Is there any idiom in English that describes someone's eyes' black pupils? I am especially interested in some positive idiom that would ascribe a characteristic of being deep in thinking, noble, kind, considerate, wise, etc. to such a person.

  • The only expression I can think of, to describe black pupils, are "like two black little beetles" – Thursagen Sep 18 '11 at 18:56
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    Aren't pupils black by definition? The color of iris can change, but pupils don't change color from person to person. – kiamlaluno Sep 18 '11 at 20:30
  • @kiamlaluno: True. But per my answer, big pupils are better, especially if you're in the mood! Unless they're artificially dilated so much the iris vanishes, which people find unnerving. And, usually, unattractive, which is why I found a webpage about how to digitally correct pictures where the underexposed iris has come out black (indistinguishable from the pupil). Seeing the iris is important to us, I think. – FumbleFingers Sep 18 '11 at 21:29
  • I think you might find English idioms to describe wise (etc.) eyes, but idioms for wise-looking pupils would be rare. Is there an equivalent expression in a different language that your are thinking of in particular? – Kit Z. Fox Sep 19 '11 at 1:45
  • @Kitḫ - I think the Russian equivalent of the word "pupil" is more common and less technical than its counterpart in English. There have been a lot of Russian songs written that were dedicated to girls having dilated iris. In almost all of them such girls are described as more "penetrating" and more "deep", so to say. A lot of lines from those songs are now used as idioms in Russian. – brilliant Sep 19 '11 at 1:57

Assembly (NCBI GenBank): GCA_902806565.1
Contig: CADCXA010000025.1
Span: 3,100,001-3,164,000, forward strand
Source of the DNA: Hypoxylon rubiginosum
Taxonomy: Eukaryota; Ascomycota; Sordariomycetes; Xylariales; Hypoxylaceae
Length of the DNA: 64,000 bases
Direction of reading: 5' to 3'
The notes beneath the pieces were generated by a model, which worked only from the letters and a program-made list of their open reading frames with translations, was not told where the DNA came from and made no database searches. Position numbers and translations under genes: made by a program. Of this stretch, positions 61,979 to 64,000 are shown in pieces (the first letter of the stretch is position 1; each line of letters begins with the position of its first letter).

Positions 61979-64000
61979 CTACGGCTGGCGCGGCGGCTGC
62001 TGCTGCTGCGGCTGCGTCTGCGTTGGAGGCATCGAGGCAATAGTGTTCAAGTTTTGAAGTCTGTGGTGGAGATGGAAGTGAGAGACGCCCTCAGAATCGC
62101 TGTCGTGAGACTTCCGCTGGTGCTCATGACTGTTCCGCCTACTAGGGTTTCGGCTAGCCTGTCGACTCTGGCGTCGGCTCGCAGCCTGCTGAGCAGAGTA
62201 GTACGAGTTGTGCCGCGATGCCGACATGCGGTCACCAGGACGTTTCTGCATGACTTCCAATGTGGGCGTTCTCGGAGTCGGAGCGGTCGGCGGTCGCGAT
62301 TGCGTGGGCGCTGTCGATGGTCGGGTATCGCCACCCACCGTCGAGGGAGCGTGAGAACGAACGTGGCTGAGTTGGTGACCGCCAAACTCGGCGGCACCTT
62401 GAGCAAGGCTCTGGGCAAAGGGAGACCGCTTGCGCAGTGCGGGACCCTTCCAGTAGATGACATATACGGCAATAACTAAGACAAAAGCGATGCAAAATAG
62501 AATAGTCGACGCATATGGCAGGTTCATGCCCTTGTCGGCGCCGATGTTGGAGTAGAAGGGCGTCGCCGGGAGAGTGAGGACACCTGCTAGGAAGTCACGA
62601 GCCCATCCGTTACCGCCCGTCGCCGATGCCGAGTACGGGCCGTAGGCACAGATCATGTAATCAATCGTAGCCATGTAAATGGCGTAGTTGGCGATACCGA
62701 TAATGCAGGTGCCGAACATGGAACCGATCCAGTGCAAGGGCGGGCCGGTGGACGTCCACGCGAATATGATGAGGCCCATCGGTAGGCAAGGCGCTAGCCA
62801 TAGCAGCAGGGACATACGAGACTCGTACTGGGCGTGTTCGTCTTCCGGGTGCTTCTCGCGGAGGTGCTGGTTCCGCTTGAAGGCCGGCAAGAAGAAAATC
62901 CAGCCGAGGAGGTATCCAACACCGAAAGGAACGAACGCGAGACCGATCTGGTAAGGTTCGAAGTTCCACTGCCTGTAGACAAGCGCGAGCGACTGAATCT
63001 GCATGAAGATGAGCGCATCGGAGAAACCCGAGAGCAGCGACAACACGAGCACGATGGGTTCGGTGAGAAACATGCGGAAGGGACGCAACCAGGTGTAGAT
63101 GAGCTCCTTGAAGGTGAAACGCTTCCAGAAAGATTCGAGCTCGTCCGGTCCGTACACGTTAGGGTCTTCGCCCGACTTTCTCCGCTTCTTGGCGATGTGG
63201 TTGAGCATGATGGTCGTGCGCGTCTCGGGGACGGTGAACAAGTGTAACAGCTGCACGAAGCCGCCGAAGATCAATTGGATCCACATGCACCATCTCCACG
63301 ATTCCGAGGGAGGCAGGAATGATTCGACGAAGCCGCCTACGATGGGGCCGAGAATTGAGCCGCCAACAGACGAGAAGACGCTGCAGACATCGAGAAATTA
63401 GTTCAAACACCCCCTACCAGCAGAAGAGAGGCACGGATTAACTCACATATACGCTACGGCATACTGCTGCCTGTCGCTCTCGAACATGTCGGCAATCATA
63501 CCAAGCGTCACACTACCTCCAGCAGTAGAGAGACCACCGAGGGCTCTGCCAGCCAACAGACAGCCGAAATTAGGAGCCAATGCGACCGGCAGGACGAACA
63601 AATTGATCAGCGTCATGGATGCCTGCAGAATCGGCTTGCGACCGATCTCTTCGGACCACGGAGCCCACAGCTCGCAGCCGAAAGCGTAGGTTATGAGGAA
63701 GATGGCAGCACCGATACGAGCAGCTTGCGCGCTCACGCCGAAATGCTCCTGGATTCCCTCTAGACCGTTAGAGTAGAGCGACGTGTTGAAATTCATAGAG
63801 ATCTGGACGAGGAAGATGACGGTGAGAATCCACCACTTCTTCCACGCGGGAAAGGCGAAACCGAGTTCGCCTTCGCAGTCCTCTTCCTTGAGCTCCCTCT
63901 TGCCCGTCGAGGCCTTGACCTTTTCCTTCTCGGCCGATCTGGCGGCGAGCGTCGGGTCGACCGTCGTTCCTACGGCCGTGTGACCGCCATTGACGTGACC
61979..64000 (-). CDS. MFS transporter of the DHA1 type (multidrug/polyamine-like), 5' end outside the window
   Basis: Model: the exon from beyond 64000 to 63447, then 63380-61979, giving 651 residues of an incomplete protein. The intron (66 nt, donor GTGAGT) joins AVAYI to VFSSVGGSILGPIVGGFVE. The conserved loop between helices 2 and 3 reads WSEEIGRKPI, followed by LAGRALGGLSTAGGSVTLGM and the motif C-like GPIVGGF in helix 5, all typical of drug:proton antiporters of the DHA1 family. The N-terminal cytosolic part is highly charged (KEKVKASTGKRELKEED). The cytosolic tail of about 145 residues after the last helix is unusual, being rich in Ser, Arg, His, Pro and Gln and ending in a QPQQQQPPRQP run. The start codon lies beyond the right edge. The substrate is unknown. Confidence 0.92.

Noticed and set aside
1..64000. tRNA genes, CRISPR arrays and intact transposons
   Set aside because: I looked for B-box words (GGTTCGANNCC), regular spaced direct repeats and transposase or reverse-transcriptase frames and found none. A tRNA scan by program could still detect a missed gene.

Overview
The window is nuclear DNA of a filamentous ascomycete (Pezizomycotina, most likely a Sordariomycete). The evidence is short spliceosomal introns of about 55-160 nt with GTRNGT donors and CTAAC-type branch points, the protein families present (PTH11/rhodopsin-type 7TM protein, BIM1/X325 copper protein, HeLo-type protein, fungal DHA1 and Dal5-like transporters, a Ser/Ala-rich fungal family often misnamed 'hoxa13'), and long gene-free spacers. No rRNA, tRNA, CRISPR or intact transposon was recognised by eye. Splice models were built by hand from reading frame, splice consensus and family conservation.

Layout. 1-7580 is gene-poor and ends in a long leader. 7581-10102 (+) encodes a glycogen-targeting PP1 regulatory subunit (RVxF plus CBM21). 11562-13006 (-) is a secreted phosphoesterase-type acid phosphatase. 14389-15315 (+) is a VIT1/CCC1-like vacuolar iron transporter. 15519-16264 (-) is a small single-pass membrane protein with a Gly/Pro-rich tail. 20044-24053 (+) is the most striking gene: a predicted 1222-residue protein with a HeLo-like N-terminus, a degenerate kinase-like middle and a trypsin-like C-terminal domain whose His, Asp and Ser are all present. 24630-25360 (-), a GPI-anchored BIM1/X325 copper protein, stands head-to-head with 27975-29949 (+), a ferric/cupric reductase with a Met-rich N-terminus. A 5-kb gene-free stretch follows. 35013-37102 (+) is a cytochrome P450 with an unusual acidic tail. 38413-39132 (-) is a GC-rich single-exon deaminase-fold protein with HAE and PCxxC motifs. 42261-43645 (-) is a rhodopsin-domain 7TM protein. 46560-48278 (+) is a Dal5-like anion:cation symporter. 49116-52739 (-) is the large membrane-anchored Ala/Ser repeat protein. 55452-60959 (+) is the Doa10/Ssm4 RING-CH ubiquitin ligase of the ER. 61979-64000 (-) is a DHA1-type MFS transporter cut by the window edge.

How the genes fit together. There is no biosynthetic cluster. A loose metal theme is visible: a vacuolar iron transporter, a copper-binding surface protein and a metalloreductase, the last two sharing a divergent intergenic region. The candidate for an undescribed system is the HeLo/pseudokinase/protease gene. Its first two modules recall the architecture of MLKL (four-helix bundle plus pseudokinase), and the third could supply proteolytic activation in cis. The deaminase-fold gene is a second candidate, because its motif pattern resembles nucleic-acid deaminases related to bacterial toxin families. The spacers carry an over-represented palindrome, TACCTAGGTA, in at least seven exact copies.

When we say someone is wide-eyed, we usually mean they've got their eyelids fully open, rather than that their pupils are dilated. But usually the two go hand-in-hand anyway, because both are simply signals that someone is interested or aroused (or maybe frightened, but it certainly means they're paying attention).

I don't think there will be an idiom for black pupils with the connotations specified, simply because most people don't associate dilated pupils with wisdom or the other "noble" qualities. The most common "idiom" I know is bedroom eyes, defined here as a way of looking at someone that shows you are sexually attracted to them. To me, that means they've got dilated pupils, but it's not that common in the first place, and some people confuse it with sleepy eyes anyway.

It's a commonplace observation that The eyes are the window of the soul, but again I think this alludes to honesty, warmth, and closeness rather than wisdom, etc.

It's also not uncommon to say/write of eyes being limpid pools. Many people understand this to mean dilated pupils (i.e. - big and black) because they don't know that the relatively rare word limpid actually means "clear/transparent". Again, sensual, not philosophical connotations.

TL;DR: Remarkable black pupils are sexy/naughty, not wise/good!

  • I had always taken "bedroom eyes" to mean "half lidded" (beyond the obvious connotation of "seductive"). But if my searches are any indication, the jury seems to be out on exactly what it means from a physical standpoint. – Beska Sep 5 '12 at 12:20
  • @Beska: I'm sure some people find "sleepy, half-closed, half-lidded" eyes sexy, though I don't think I do particularly. But dilated pupils are universally seen as attractive, even by people who aren't consciously aware of what they're seeing, or why they find it attractive (it's because your pupils dilate when you're interested in whoever you're looking at). – FumbleFingers Sep 5 '12 at 12:55
  • Yep, I know. I'm not arguing what is sexy. I'm talking about the meaning of the phrase...not whether it makes sense. – Beska Sep 5 '12 at 13:12
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    @Beska: Well I'm not aware of "bedroom eyes" as a particularly common expression, but it doesn't seem very evocative to me anyway. I know sex often happens in bedrooms, but sleepy=sexy doesn't really do it for me. Personally, I'd go for the lady with "come-hither eyes". – FumbleFingers Sep 5 '12 at 13:23

I was under the impression that expression "the apple of my eye" has its etymology rooted in the pupil. To describe someone as such is to attach great importance to them.

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    Yes, but it doesn't describe how black pupils mean something. – simchona Sep 19 '11 at 1:41

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